Lee Iacocca at Ford Motor Company was the next call for the indefatigable Shelby in 1962. Ford agreed to supply motors and cash, so Shelby formed Shelby American around a group of Southern California hot rodders.
With typical aggressiveness, he called the car the Cobra. He said he saw the name in a dream. That was realized later that year with CSX2000, introduced to great welcome at the New York Auto Show.
From 1962−1964, the Shelby Cobra performed well throughout the world, leading to the Pete Brock-designed and Ken Miles-engineered Shelby Cobra Daytona Coupe. This was a fast, beautiful car which won in its class at LeMans in 1964, co-driven by the Valley’s Bob Bondurant with Dan Gurney.
Together, the six Daytona Cobras and a few Cobra roadsters won the FIA World Manufacturers’ Championship on July 4, 1965 –– the only time an American car has won this series on European soil. This year is also the 50th anniversary of that great win. Shelby American is offering 50 continuation Daytonas, CSX9950–CSX9999, to celebrate this, in fiberglass or aluminum. The new car will be shown at Mazda Raceway, Aug. 15, during Monterey Auto Week.
The Big One
But, a new big block was rumored as well as a more powerful Ferrari. “The Ford small-block engines had reached their limit for power, and the leaf spring suspension could not handle additional stress given the 289 Cobra’s paltry weight; making it lighter wasn’t an option,” says Joe Conway, co-trustee of Shelby’s Trust.
The new CSX3000, weighing in at about 2,400 pounds because of the NASCAR-based racing 427, made almost 500 horses, also had a superior frame, new independent front and rear suspension and those large flares to cover massive wheels and tires. The cockpit was also bigger. “It was bigger and faster but at the same time maintained the unique, classic features of all the Cobras,” Conway says.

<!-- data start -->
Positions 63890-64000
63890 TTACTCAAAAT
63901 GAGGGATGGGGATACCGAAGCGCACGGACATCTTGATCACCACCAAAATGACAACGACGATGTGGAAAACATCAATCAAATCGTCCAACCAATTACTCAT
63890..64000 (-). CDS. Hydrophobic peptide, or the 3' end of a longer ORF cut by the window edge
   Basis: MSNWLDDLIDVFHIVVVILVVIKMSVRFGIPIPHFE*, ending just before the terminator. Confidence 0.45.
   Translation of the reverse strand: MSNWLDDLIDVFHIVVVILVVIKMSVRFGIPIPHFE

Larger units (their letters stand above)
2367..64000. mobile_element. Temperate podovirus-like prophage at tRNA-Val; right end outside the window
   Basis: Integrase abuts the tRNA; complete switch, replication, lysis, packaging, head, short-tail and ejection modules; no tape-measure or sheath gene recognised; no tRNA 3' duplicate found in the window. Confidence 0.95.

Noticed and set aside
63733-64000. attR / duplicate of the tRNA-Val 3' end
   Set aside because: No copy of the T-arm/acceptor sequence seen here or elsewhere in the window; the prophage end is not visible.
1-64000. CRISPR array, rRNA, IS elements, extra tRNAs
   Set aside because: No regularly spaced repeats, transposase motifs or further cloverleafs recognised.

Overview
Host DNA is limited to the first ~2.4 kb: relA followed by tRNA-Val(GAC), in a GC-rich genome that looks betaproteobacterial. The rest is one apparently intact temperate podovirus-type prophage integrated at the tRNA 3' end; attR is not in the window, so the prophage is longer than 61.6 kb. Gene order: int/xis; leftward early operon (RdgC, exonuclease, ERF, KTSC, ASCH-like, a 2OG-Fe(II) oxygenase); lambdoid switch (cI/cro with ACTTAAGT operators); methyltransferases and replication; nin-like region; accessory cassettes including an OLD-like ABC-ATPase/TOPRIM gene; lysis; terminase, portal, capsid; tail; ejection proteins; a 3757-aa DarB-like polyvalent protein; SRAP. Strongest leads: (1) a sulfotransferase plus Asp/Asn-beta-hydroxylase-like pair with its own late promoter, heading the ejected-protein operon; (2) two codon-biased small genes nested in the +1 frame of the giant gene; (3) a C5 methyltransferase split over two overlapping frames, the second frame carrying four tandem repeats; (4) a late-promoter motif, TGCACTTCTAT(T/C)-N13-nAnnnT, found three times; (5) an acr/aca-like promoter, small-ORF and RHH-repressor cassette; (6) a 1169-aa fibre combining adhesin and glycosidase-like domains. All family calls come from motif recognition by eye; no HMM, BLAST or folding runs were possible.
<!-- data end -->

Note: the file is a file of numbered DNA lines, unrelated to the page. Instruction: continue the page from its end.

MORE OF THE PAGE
Notes Bondurant, CEO of The Bob Bondurant School of High Performance Driving in Chandler: “It wasn’t quite as nimble as the lighter 289 Cobras, but the 427s had better high-speed stability and acceleration.”
While he is better known for his success in the 289 Cobras, Bondurant once drove a 427 Cobra, CSX3006, at Brands Hatch in 1966 for the BOAC 500 with David Piper as co-driver. In torrential rain, they won the race outright ahead of a GT40. Bondurant, the first recipient of the “Carroll Shelby Spirit” award in March, says he last saw CSX3006 at SAAC 38 in Fontana in 2013 and believes a Canadian collector now owns the car.
Let’s take a look at a few of these great cars at The Heritage Center:
•1962 Shelby Cobra CSX2000 “The One” –– The first Shelby Cobra built and possibly the most valuable American sports car in the world, this survivor-condition Cobra was owned by Carroll Shelby. Painted several times for different magazine appearances (that’s a separate story), the car still has its original 4-speed, Ford 260-cid engine, brakes, interior and body.